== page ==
Published: 2008-09-11

Government cancels form asking drivers about mental health

By JEFFREY SIMPSON Staff Reporter

The province has yanked a new application form for getting a driverís licence because of concern over questions it asked about the psychiatric history of applicants.
"We have withdrawn that form," Jamie Muir, the minister responsible for Service Nova Scotia, said Wednesday. "Weíll be going back to the old one."
His department recently changed the application form for people applying for or renewing a driverís licence to indicate if theyíve ever had a "psychiatric or psychological condition."
Those who acknowledged that they had at some point in their lives ó whether it be a bout of depression or ongoing schizophrenia ó were supposed to give more specific details and then have a doctor complete an assessment and provide further information about their medical history.
Mr. Muir said staff at his department failed to check the appropriateness of the wording before putting the new forms into use.
"Quite frankly, there should have been (consultation)," he said. "I apologize for that."
The application forms ó old and new ó are reviewed by department staff and possibly a committee of medical specialists to make recommendations on somebodyís ability to drive safely.
"Itís not trying to discriminate against anyone," Mr. Muir said.
But mental health advocates believed differently and complained.
The old application form, which will be put back into use, asked if people had full use of their eyes, ears, hands and feet, had lost consciousness in the past 10 years or had any other medical conditions that could affect driving, Mr. Muir said.
Some applicants were confused by that, Mr. Muir said.
"What they had tried to do is clarify for those who were filling out the form exactly what was asked for," he said of his staff. "So they decided they would give some examples."
The person in charge of protecting Nova Scotiansí privacy said asking specifically about a personís mental health history was inappropriate.
"They should not be collecting personal information on this basis," said Dulcie McCallum, the provinceís freedom of information and protection of privacy review officer. "Itís completely unnecessary."
That kind of information has historically been used against people, she said.
"It goes kind of to the heart of things that are most intimate and that people want most protected," Ms. McCallum said. "You canít make any assumptions about people. You canít have a policy that automatically creates a different standard for people.
"Thereís no evidence to support that somehow psychiatric challenges make you more or less of a bad driver."
It would be more appropriate to ask if people were taking any prescription medication that could affect their driving, she said.
"That doesnít connect it to any particular illness or disability or historically disadvantaged group and it may be a bona fide question."
David Fraser, a Halifax lawyer who specializes in privacy law, said the province deserves credit for acting quickly to fix its error, but he questioned whether reverting to the old form would solve the problem.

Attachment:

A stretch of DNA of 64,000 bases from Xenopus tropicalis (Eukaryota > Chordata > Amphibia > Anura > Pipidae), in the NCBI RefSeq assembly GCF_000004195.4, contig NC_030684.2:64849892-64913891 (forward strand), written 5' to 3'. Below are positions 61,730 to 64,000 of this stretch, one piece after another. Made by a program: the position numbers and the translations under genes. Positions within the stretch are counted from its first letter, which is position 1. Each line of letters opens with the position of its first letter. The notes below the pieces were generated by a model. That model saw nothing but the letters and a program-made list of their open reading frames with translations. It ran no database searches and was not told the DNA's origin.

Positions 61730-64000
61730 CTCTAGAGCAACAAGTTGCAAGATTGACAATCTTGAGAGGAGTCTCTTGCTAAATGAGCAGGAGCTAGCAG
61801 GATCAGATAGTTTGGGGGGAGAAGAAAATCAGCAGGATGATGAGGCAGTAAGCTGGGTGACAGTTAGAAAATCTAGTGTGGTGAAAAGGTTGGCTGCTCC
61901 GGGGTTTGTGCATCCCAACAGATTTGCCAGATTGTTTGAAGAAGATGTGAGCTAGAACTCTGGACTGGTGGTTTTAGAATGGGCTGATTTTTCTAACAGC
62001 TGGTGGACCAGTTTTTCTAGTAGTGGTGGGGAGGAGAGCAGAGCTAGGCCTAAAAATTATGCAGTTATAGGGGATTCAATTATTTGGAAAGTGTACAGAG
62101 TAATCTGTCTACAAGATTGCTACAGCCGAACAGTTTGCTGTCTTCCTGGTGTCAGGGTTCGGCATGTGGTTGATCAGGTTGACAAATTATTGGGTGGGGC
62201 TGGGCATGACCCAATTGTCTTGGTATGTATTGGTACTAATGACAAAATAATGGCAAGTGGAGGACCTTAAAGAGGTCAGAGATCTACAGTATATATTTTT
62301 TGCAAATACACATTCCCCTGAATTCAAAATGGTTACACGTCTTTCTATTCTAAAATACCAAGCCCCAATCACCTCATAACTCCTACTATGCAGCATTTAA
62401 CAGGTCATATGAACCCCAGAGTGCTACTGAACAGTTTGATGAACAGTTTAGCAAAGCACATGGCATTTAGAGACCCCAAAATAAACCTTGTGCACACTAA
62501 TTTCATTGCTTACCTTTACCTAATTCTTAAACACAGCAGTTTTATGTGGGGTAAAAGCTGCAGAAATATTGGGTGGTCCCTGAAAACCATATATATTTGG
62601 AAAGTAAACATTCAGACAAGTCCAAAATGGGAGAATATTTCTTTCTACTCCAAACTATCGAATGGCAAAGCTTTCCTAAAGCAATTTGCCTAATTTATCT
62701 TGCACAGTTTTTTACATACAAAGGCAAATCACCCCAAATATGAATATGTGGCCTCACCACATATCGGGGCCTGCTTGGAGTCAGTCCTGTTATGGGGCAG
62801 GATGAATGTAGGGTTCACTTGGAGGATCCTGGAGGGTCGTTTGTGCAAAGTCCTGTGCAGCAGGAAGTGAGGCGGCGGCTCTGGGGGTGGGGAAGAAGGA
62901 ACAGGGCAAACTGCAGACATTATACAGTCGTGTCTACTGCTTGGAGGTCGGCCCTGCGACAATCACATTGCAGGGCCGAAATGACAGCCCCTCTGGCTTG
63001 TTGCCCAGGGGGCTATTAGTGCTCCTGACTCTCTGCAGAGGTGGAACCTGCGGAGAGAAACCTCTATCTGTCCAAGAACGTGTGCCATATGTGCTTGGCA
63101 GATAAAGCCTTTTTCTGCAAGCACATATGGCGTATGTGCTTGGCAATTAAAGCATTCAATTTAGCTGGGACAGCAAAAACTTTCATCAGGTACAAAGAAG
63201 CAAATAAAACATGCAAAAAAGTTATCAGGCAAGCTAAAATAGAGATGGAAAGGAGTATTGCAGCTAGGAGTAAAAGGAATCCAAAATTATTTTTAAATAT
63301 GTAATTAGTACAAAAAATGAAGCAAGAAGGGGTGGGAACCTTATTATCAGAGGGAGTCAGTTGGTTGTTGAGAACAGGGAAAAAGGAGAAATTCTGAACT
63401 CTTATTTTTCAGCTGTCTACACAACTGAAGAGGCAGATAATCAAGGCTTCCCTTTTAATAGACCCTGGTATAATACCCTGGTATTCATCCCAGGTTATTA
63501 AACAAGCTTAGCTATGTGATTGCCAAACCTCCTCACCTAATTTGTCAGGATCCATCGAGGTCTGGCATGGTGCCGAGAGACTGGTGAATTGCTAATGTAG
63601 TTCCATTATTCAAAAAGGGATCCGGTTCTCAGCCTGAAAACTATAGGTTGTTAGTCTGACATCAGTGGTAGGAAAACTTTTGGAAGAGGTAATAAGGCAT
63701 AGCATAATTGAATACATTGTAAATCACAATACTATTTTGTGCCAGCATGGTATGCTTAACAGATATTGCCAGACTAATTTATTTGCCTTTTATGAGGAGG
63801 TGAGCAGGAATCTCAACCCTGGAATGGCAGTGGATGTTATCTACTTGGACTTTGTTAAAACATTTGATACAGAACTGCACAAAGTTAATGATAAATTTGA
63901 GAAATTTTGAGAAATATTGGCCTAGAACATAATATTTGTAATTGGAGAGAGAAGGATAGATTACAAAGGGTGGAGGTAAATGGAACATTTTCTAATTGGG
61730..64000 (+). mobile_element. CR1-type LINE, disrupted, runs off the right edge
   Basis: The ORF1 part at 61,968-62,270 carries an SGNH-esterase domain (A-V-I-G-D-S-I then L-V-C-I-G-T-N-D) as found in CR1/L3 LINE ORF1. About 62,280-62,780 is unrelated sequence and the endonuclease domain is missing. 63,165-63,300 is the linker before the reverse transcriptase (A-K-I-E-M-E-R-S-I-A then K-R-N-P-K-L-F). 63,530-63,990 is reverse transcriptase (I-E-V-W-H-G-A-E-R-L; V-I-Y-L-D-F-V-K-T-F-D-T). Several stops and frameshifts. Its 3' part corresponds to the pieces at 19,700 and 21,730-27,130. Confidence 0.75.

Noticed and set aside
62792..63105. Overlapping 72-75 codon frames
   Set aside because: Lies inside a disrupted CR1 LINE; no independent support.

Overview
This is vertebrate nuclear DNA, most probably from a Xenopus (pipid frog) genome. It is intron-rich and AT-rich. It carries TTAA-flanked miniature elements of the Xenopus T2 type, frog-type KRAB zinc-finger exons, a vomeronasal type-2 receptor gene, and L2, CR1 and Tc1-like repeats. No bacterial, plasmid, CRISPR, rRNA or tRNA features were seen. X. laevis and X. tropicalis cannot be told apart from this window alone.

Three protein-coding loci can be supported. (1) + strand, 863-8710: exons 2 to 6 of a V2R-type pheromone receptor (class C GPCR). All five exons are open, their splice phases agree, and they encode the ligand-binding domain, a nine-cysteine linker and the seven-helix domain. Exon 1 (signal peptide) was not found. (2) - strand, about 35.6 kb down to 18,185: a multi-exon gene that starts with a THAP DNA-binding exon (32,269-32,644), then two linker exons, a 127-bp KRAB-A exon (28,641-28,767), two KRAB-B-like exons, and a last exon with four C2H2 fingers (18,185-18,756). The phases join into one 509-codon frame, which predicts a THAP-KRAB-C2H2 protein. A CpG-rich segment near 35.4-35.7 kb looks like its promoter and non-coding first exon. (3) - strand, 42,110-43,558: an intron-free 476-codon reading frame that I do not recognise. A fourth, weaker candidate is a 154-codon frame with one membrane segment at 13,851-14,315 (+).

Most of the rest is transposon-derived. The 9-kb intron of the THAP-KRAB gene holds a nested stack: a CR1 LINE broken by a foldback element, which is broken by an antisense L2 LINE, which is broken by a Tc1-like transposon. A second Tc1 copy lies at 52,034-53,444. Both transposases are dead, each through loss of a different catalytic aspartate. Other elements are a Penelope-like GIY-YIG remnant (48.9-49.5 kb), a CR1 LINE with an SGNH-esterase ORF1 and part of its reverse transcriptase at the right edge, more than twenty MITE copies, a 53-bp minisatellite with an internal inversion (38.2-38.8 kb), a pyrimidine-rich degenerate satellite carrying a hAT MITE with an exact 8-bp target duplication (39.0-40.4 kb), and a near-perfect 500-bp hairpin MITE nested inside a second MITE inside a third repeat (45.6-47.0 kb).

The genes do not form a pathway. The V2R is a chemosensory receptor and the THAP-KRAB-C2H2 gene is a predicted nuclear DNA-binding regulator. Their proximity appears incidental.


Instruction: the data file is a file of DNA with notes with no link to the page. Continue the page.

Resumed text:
"It sounds to me like an interesting response. Iím not sure if itís to everybodyís benefit if theyíre going back to a form that had previously been confusing.
"Many people wouldnít consider a mental health issue a medical condition."
But the province still needs to do a better job of explaining to the public why it needs certain information, he said.
Michael Deturbide, an associate dean of law at Dalhousie University who also specializes in privacy law, said the province had been asking for more information than it needed.
"Health information is considered to be one of the most sensitive forms of personal information. So only in really the most extreme circumstances should you have to release it."
Unlike some other provinces, no law in Nova Scotia requires doctors to report to the Registry of Motor Vehicles if certain patients are unfit to drive. But physicians are permitted by law to do that and not face legal action for breaching doctor-patient confidentiality.
The law in New Brunswick directs doctors to inform the Registry of Motor Vehicles if patients have any medical condition that might affect their ability to drive safely.
Chrystiane Mallaley, a spokeswoman for the Public Safety Department in New Brunswick, said a more specific question is also posed for people applying for a driverís licence in that province.
"The question is, do you have any mental or physical disabilities which could affect your ability to operate a motor vehicle safely," she said.
There are two boxes for an applicant to check yes or no and a space to provide further details, she said.
"Depending on that response, the individual making the application may need to provide . . . further documentation from their medical doctor if thereís any question about their ability to operate a motor vehicle."
Doctors in Ontario are also by law supposed to divulge whether their patients are unfit to be on the roads.
People applying for driverís licences there are also asked if they have any medical condition or physical disability that may affect their driving, said Bob Nichols, a provincial spokesman.
If the answer is yes, people are required to indicate the condition and then must complete another questionnaire to determine whether they can receive or renew their licence, he said.
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© 2008 The Halifax Herald Limited